Heart failure (HF) is a common condition contributing to significant morbidity and mortality in Western societies. It significantly impacts all aspects of quality of life, particularly impairing patients' mobility and performance of daily activities [1
]. Cultural differences exist among patients with HF in the interpretation of symptoms, hospital readmission rates, and functional status [2
]. The meaning that patients assign to symptoms and illness can have profound implications for their wellbeing. This meaning is influenced by culture, gender, experience, learning and beliefs, and all of these influence the individual's assessment of symptoms [3
]. Family systems, coping styles, health beliefs, behaviours and practices influence the individual response to chronic illness, often as a consequence of a chronic disease. Illness represents culturally shaped reactions to a certain discomfort which mirrors the way an individual perceives, experiences and copes with it [4
]. According to Helman, illness can be perceived as caused by external or internal factors, e.g., factors related to the individual, social relations, natural or supernatural forces [5
]. While illness reflects a personal and social experience of health status represented as symptoms, disease is the physiological disturbance with signs as its clinical hallmarks [6
]. Cultural differences exist also in explanations for the cause of disease and interpretation of symptoms. Such differences may lead to different responses to the illness, e.g., different self care measures or health care seeking behaviours.
Symptoms are sensations that signal a disturbance in normal body function to the individual. If these sensations cannot be recognised and management strategies are lacking, the individual's response may be inadequate or insufficient. Recognising the symptoms as a representation of unfamiliar sensations and responding adequately are behaviours which are related to the individual's cognitive, communicative or physical capabilities [3
]. Previous studies on symptoms in HF have reported up to 45 different symptoms [7
]. In a recent study, the majority of the patients with HF (58 %) sought emergency care due to symptoms and 70% of those who delayed seeking care for exacerbation of HF explained that they chose to "wait and see". This strategy may imply a failure to recognise symptoms of deterioration [9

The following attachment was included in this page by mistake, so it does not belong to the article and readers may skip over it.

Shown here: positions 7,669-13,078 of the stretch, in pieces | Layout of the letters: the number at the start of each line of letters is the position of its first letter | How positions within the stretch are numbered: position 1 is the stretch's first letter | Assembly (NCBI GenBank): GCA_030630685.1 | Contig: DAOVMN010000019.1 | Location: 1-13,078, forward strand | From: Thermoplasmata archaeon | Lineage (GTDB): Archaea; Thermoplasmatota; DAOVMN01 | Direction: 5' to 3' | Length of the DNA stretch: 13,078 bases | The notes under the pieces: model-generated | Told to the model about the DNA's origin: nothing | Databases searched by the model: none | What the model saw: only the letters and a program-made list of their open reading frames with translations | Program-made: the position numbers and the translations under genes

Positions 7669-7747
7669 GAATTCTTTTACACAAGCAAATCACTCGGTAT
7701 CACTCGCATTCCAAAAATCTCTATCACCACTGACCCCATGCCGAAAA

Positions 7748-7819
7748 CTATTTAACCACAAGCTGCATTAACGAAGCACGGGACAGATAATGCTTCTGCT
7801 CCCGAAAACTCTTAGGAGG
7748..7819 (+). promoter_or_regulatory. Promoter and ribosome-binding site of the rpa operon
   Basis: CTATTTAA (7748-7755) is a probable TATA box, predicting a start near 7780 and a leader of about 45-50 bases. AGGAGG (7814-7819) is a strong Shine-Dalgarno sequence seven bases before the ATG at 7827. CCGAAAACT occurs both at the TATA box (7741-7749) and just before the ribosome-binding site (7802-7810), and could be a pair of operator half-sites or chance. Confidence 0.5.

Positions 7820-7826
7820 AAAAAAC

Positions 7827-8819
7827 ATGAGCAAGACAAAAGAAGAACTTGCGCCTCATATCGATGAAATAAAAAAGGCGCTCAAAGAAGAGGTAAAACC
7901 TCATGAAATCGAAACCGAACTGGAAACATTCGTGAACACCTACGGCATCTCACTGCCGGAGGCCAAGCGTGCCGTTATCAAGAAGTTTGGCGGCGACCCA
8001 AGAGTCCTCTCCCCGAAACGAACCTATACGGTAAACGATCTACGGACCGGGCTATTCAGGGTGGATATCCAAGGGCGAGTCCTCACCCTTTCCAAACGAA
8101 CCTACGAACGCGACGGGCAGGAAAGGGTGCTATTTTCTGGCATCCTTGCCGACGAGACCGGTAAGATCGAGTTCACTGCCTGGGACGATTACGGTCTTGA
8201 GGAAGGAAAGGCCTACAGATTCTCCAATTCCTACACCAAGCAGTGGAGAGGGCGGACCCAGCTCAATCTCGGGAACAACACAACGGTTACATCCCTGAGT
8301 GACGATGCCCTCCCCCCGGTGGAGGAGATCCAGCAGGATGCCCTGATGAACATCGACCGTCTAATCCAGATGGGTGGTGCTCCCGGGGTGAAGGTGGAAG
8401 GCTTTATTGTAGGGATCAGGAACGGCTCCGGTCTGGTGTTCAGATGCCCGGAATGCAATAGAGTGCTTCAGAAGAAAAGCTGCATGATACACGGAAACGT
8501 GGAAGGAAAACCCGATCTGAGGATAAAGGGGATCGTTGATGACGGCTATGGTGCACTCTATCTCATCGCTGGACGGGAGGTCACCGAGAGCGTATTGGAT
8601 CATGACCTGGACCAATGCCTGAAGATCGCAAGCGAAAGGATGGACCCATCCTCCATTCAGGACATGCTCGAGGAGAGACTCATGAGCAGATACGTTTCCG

] as medical attention is often sought only when acute or life-threatening symptoms occur [10
Appropriate health care seeking decisions are based on symptom recognition. Interpretation and evaluation of the experience requires sufficient knowledge about the disease, its treatment and recommended self care. This knowledge may also enable patients to develop their own management strategies. Several researchers have stated that the assessment and interpretation of sensations are influenced by gender, culture, beliefs, experience and learning [12
A review of the literature shows an under-representation of women, elderly, ethnic minorities and immigrants in clinical trials. The inclusion of these groups is imperative for determining appropriate treatments for these groups. However, studies involving HF patients have generally not focused on patient beliefs, perspectives and experiences of care and treatment, but rather on the pathophysiology of the condition, clinical factors or risk factors, epidemiology, readmissions and economical costs.
Immigrants in this study are defined as those who are born abroad, have another mother tongue than Swedish and are living in Sweden at present. This definition is in contrast to several other research designs which are built up on racial differences and classifies the participants as for example Asian, Black, White and Caucasian [15
]. This kind of classification is not distinct enough because people classified as belonging to a racial or ethnical group might not necessary be immigrants and they may well have be living in the county for many generations. The word race is not an adequate variable in study of differences between human populations since the lion's share of human gene variation falls within, not between populations. Therefore the term "race" remains a social construct with social meaning and influence on the health without having any biological or genetic basis [16
Due to an extensive global migration, Sweden has become a multicultural society with more than 120 different nationalities represented in the country. It is not known what patient perceptions or beliefs lead to beneficial decisions or response patterns in symptom interpretation among HF patients, especially immigrants. Moreover, knowledge about health care seeking patterns in immigrants is scarce.